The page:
"Wheelchair Athlete Wins Right to Race Alongside Runners," Where does one draw the line

It seems to me that the different sports internalize the cost and benefits of setting up their rules. One objection is that racing a wheelchair is not the same as running a race (though the judge says that this woman's times will be (for now) counted separately. My understanding is that wheelchair athletes have an advantage. In the tight turns, what impact would a wheelchair have on the other competitors? Would it change the nature of the race? But where is the natural drawing line when the courts get involved. Recently there was the case where a golf player was allowed to use a golf cart in professional competition. What if the person was a quadriplegic? What special benefits would they be allowed?

A celebrated high school athlete who uses a wheelchair will be allowed to compete in a high school track meet against her able-bodied peers who will race on foot, under a ruling issued yesterday by a federal judge.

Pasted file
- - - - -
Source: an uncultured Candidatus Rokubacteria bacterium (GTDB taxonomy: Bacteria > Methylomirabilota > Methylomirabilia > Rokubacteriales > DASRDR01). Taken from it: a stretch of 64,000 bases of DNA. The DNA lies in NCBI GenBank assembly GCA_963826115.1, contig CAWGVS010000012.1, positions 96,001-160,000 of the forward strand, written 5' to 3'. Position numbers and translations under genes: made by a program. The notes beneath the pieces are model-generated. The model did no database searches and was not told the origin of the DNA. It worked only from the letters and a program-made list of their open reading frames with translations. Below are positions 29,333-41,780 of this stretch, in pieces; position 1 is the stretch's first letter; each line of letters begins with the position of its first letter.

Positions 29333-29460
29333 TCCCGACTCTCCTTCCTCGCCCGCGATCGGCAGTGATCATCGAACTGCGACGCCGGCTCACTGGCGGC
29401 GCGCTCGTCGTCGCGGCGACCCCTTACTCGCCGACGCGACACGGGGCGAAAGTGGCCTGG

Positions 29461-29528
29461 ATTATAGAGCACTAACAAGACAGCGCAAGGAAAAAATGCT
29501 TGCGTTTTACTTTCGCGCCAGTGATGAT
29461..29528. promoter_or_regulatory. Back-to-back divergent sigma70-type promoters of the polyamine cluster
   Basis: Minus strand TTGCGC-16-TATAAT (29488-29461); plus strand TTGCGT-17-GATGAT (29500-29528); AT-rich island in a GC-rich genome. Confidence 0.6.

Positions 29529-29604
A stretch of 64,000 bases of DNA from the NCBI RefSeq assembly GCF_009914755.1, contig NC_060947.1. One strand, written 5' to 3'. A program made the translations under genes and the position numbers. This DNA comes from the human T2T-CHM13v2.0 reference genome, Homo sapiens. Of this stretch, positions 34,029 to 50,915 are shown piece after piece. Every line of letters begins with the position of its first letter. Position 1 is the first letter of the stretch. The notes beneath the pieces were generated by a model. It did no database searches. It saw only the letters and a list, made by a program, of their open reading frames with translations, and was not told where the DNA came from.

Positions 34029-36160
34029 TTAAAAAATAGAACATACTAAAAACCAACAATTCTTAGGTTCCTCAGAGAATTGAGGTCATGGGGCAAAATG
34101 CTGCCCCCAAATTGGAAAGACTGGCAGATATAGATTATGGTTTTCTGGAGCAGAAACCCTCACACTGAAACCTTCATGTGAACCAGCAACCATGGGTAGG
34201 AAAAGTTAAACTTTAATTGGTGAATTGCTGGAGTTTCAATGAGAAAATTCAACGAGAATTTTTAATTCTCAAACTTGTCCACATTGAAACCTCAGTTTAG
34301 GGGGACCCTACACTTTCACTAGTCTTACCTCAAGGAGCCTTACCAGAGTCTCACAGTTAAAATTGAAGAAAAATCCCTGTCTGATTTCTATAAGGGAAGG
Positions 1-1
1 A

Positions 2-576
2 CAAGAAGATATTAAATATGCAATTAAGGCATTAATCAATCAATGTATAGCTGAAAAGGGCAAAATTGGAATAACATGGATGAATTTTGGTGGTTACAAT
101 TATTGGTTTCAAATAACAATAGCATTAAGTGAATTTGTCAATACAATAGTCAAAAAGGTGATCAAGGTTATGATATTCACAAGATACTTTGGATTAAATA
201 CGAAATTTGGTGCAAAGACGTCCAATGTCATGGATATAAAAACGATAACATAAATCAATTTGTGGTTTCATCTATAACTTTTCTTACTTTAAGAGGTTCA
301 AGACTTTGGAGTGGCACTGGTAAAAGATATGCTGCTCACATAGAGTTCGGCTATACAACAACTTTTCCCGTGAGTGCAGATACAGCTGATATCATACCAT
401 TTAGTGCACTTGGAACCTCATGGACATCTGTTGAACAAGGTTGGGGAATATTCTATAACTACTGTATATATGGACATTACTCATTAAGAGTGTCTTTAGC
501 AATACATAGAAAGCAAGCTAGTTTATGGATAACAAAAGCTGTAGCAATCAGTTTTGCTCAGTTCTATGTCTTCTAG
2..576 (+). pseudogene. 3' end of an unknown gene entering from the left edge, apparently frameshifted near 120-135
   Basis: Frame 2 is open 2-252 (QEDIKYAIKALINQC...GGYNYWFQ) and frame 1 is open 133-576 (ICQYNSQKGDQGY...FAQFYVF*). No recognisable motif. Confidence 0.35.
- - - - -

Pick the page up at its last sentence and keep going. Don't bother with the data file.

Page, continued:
Tatyana McFadden, 16, a sophomore at Atholton High School in Columbia, will be allowed on the track at the same time as the other competitors but will be scored separately under a preliminary injunction granted yesterday in Baltimore by U.S. District Court Judge Andre M. Davis. . . .

Her attorney, Lauren Young of the Maryland Disability Law Center, said she believes the ruling will pave the way for other disabled athletes.

"We're thrilled. We hope that other kids with disabilities see they have access to full participation in athletic programs in schools." . . .


Blogger Bike Bubba said...

I looked up some wheelchair racing times, and they're typically 20-30% faster than running times, as one would expect--rolling is a huge advantage. Shame on the judge for forcing the school to mix the sports. (it might be fair on a cinder track, but...)

It should also be noted that a wheelchair athlete is a far bigger obstacle than a person in terms of width & rigidity (of the wheelchair) while being far less visible. Wheelchair athletes are safe in road races, but not on the track with the able-bodied.

4/25/2006 4:02 PM  

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